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Dronabinol

Pronunciation

Pronunciation: droe-NAB-ih-nahl
Class: Antiemetic, Antivertigo agent

Trade Names

Marinol
- Capsules, gelatin 2.5 mg
- Capsules, gelatin 5 mg
- Capsules, gelatin 10 mg

Pharmacology

Principal psychoactive substance derived from cannabis (marijuana); mechanism by which it prevents nausea and vomiting is unknown.

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Pharmacokinetics

Absorption

90% to 95% absorbed. T max approximately 2 to 4 h.

Distribution

10% to 20% reaches systemic circulation. Vd approximately 10 L/kg. Approximately 97% protein bound.

Metabolism

Liver

Extensive first-pass metabolism yielding active and inactive metabolites.

Elimination

Initial t ½ approximately 4 h. Terminal t ½ is 25 to 36 h. Cl is 0.2 L/kg/h.

Feces

Approximately 50% of dose; less than 5% unchanged drug.

Urine

10% to 15%.

Onset

0.5 to 1 h.

Peak

2 to 4 h.

Duration

4 to 6 h (psychoactive effects), 24 h or longer (appetite stimulant).

Indications and Usage

Control of chemotherapy-induced nausea and vomiting unresponsive to other antiemetics; appetite stimulation in AIDS cachexia.

Contraindications

Hypersensitivity to marijuana or sesame oil.

Dosage and Administration

Antiemetic
Adults and Children

PO 5 mg/m 2 1 to 3 h before chemotherapy and every 2 to 4 h after chemotherapy. Can give 4 to 6 doses/day and increase by 2.5 mg/m 2 /dose; do not exceed 15 mg/m 2 /dose.

Appetite Stimulation
Adults

PO 2.5 mg twice daily before lunch and supper. Can give single daily dose of 2.5 mg to patients in whom adverse effects develop. Can increase by 2.5 mg/day; do not exceed 20 mg/day.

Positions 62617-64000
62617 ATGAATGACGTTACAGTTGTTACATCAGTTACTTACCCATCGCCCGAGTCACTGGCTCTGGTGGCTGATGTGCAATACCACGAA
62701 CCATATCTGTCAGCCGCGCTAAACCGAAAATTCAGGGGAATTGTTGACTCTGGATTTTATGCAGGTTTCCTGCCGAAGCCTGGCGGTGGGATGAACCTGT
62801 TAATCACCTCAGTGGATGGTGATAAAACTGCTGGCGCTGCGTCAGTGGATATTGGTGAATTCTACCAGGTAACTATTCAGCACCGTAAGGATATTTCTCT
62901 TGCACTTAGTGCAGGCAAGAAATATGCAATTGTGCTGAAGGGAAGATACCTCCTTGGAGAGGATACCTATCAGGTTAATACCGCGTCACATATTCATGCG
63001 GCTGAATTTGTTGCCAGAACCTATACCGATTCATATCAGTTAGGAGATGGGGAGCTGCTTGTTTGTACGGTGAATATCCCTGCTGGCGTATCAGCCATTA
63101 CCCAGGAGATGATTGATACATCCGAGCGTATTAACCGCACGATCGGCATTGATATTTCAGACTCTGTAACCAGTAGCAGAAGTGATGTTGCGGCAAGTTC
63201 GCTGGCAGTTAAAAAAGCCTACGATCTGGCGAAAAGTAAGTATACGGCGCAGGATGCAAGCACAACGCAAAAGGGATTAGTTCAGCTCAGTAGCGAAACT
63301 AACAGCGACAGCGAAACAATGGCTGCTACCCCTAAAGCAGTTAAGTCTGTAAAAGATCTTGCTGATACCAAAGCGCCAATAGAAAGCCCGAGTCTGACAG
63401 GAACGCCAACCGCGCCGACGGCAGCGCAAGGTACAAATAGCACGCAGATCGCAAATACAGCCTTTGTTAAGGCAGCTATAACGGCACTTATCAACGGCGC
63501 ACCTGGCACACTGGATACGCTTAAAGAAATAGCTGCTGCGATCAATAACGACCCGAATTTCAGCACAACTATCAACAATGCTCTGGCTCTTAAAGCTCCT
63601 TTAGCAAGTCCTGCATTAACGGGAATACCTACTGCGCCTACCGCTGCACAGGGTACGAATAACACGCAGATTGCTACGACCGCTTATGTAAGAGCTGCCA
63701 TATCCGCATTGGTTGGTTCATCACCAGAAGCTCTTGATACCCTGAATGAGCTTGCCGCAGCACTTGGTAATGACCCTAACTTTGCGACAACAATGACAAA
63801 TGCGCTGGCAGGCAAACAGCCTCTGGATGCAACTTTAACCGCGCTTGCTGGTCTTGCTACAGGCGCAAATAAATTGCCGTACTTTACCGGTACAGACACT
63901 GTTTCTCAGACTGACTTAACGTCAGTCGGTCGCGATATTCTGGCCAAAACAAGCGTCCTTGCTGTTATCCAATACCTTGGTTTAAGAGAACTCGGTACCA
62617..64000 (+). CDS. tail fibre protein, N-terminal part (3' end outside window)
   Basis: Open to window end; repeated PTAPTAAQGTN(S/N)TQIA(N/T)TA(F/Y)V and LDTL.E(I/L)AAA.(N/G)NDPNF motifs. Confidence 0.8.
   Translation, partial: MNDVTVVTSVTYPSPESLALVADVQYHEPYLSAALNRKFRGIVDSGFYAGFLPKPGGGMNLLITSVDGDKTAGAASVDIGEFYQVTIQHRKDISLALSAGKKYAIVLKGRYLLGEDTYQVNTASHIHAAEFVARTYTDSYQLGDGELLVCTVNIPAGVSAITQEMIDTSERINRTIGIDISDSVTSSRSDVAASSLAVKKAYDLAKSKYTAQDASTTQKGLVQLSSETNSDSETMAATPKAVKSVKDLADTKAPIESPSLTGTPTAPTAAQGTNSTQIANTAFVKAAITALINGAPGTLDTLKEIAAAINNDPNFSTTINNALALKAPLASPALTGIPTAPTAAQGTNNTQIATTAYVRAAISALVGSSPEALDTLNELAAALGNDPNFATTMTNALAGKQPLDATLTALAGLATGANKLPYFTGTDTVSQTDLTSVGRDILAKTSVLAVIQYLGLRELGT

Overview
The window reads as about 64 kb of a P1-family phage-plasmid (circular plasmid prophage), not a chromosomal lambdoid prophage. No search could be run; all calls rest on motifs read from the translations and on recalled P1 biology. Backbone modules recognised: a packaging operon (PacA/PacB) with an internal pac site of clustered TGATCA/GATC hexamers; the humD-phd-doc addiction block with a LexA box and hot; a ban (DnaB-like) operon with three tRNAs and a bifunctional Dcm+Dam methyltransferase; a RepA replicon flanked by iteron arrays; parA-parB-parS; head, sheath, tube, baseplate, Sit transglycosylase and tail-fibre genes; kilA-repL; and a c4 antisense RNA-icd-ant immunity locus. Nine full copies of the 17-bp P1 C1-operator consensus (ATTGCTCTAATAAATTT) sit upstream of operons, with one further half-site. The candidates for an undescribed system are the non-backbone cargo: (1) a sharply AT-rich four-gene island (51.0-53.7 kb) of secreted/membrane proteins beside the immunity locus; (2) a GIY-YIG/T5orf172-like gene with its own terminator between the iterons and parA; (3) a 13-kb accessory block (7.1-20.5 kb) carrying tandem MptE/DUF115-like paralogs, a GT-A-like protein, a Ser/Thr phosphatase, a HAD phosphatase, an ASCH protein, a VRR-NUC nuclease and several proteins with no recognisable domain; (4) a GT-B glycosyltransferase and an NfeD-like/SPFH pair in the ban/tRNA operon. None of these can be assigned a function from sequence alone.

Storage/Stability

Refrigerate capsules; do not freeze.

Drug Interactions

Amphetamines, cocaine, sympathomimetics

Hypertension; tachycardia.

CNS depressants

Increased CNS adverse effects.

Laboratory Test Interactions

None well documented.

Adverse Reactions

Cardiovascular

Tachycardia; hypotension.

CNS

Euphoria; dizziness; paranoid reaction; somnolence; seizures in patients with existing seizure disorders.

Miscellaneous

Tolerance, psychological and physical dependence with chronic use.

Precautions

Monitor

Assess for nausea, vomiting, appetite, bowel sounds, and abdominal pain before and after drug is administered. Monitor BP and pulse rate during therapy, especially in patients with hypotension or cardiac disease. Monitor I&O, hydration, nutritional status, and weight regularly. Assess for signs of withdrawal syndrome.


Pregnancy

Category B .

Lactation

Excreted in breast milk.

Children

Not recommended in children with AIDS cachexia.

Elderly

More sensitive to psychoactive effects.

Drug dependence

Drug has abuse potential.

Overdosage

Symptoms

Drowsiness, euphoria, heightened sensory awareness, altered time perception, reddened conjunctiva, dry mouth, tachycardia (mild intoxication). Memory impairment, depersonalization, mood alteration, urinary retention, reduced bowel motility (moderate intoxication). Decreased motor coordination, lethargy, slurred speech, postural hypotension (severe intoxication). Apprehensive patients may experience panic reactions. Patients with seizure disorder may experience seizures.

Patient Information

  • Instruct patient to take drug exactly as ordered by health care provider.
  • Discuss psychoactive symptoms with patient and family. Symptoms may be minimized by providing quiet, supportive environment.
  • Explain that signs of overdose (eg, mood changes, confusion, hallucinations, depression, nervousness, fast or pounding heartbeat) may occur with increased doses.
  • Instruct patient to make position changes slowly to prevent orthostatic hypotension.
  • Advise patient and family that adult supervision is necessary as patient may experience drowsiness, dizziness, difficulty concentrating, and perceptual and coordination impairment.
  • Instruct patient to avoid intake of alcoholic beverages, barbiturates, and other CNS depressants.
  • Advise patient that drug may cause drowsiness and to use caution while driving or performing other tasks requiring mental alertness.

Copyright © 2009 Wolters Kluwer Health.

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